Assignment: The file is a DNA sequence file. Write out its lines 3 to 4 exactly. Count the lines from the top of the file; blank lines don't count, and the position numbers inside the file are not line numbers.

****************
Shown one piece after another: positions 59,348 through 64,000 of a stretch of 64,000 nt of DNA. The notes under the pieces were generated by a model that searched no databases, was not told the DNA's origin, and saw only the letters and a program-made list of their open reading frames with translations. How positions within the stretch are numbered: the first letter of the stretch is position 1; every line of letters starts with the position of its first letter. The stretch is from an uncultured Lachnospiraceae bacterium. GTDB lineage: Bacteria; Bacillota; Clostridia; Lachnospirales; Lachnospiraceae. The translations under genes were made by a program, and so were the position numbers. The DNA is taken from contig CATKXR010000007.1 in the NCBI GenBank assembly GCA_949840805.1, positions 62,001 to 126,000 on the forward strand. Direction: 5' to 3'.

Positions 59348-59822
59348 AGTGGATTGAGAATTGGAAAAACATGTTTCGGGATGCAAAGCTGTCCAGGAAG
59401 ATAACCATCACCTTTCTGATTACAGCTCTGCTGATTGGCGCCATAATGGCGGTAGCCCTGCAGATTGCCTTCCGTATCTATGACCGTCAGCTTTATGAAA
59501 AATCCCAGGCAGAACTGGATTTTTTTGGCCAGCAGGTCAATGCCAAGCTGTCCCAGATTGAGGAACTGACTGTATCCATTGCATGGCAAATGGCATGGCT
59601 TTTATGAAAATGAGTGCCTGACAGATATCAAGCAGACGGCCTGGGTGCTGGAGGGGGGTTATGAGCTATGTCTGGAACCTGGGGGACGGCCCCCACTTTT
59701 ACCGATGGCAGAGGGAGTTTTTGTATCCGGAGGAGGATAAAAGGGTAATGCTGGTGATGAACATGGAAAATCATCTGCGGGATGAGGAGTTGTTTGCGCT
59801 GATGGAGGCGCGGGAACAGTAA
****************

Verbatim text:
59348 AGTGGATTGAGAATTGGAAAAACATGTTTCGGGATGCAAAGCTGTCCAGGAAG
59401 ATAACCATCACCTTTCTGATTACAGCTCTGCTGATTGGCGCCATAATGGCGGTAGCCCTGCAGATTGCCTTCCGTATCTATGACCGTCAGCTTTATGAAA